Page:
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Well, that didn’t go as I had planned…

“Why don’t you come over to my place and we can drive over together?” Julie texted.

“Sure thing! I’ll be right over!” I replied, and then jumped on my motor scooter to make the less than 10 minute drive to her house. On the way through her neighborhood, I decided to stop at 7-11 for a bottle of water. Exploring a new market in Thailand was going to be fun, but it was also sure to be hot!

Only a couple of minutes away, I hopped back on, strapped on my helmet, and took off. At the last intersection before the turn onto Julie’s street, the one where I need to go straight through, I was riding in the middle of the road. There was a guy riding a scooter just ahead of me, driving along the left-hand side of the road. Without using his indicator, and most likely without looking, he made a right-hand turn directly in front of me.

Shit! Immediately slamming on the brakes only lessened the speed of the impact. It was all a blur, but after crashing into him, my bike skidded to the ground, taking my left ankle with it. On the ground, screaming and crying, I realized my ankle was pinned underneath my scooter, the weight crushing me. Between my screaming and a steady stream of expletives, I remember shouting, “Get it off! Get it off!”

The man I crashed into, apparently uninjured, came to my rescue and lifted the bike off my ankle. With the immediate danger gone, and the intense pain setting in, I continued screaming and crying. So much was happening at once, but suddenly, a few people were standing around me, seeming to have materialized out of thin air. A Thai woman, who spoke English, crouched down beside me and held my hand. She kept reassuring me, telling me to squeeze her hand as hard as I wanted if I was hurting. Another woman was standing there, and I remember shouting, “Get my phone! Get my phone! It’s in my green bag. Call Julie. She’s my friend.” After asking me the passcode for my phone, the kind woman called Julie to say that I’d been in an accident. A Thai man, who had obviously been on a run, asked me if my head was hurting, and when I responded that it wasn’t, he removed my helmet, presumably to help me breathe better, as I was hyperventilating. Another man, an American who teaches in the high school, stopped by, too. I remember him telling me that it wasn’t that bad and could definitely be worse.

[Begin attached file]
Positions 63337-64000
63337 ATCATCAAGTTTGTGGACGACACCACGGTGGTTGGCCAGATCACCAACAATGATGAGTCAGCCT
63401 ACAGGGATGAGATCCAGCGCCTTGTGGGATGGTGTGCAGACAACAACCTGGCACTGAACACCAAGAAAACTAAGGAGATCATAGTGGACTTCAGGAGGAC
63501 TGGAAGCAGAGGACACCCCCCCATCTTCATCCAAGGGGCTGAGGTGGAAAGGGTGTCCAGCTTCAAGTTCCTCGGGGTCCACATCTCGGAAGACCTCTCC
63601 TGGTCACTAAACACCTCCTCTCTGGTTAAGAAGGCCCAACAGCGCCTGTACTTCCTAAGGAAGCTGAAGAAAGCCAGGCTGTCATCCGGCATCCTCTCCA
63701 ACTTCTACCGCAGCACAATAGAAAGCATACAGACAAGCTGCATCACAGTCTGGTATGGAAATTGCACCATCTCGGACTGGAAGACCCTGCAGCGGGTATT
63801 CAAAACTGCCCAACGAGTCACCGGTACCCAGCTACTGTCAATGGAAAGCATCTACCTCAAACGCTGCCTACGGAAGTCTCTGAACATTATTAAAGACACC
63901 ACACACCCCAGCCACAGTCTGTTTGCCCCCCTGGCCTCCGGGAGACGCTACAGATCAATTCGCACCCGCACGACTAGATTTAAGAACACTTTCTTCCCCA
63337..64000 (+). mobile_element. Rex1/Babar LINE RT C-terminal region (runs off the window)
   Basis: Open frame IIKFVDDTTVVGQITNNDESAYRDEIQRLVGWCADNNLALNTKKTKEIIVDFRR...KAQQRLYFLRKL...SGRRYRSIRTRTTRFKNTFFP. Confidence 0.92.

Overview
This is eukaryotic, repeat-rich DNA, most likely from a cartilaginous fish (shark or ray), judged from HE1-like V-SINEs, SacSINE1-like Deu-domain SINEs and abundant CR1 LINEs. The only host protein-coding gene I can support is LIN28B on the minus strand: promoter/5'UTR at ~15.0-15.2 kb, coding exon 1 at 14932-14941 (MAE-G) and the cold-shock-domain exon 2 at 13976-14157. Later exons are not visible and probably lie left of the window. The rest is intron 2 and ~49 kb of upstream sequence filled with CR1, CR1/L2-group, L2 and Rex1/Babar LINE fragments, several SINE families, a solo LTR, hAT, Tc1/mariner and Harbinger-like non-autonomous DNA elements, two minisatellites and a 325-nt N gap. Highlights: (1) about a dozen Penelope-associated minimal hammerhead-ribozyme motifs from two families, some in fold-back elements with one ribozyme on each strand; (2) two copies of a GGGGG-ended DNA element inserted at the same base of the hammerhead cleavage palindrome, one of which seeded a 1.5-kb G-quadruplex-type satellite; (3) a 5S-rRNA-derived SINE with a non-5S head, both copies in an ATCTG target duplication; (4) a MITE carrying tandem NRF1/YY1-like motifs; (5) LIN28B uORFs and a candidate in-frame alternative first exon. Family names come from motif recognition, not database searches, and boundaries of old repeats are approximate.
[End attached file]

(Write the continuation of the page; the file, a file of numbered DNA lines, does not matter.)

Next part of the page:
In what seemed like a few minutes, Julie appeared in her car. A whirlwind of things happened all at once. Julie got the other driver’s information, after checking on me. The lovely Thai woman who held my hand drove my scooter over to Julie’s house. I was hoisted up by someone, I can’t remember who, into the back of Julie’s car. Crying and struggling to catch my breath, I looked at my ankle for the first time. Swollen to at least twice it’s normal size, with a mix of blood and dirt in a large open wound, I began praying that it wasn’t broken. It sure felt broken.

On the way to the hospital, Julie fought the Bangkok traffic, while simultaneously trying to distract me by talking about other things. I really appreciate all that she did for me, as well as all of the strangers who stopped to help me.

More on the Thai emergency room experience in tomorrow’s slice…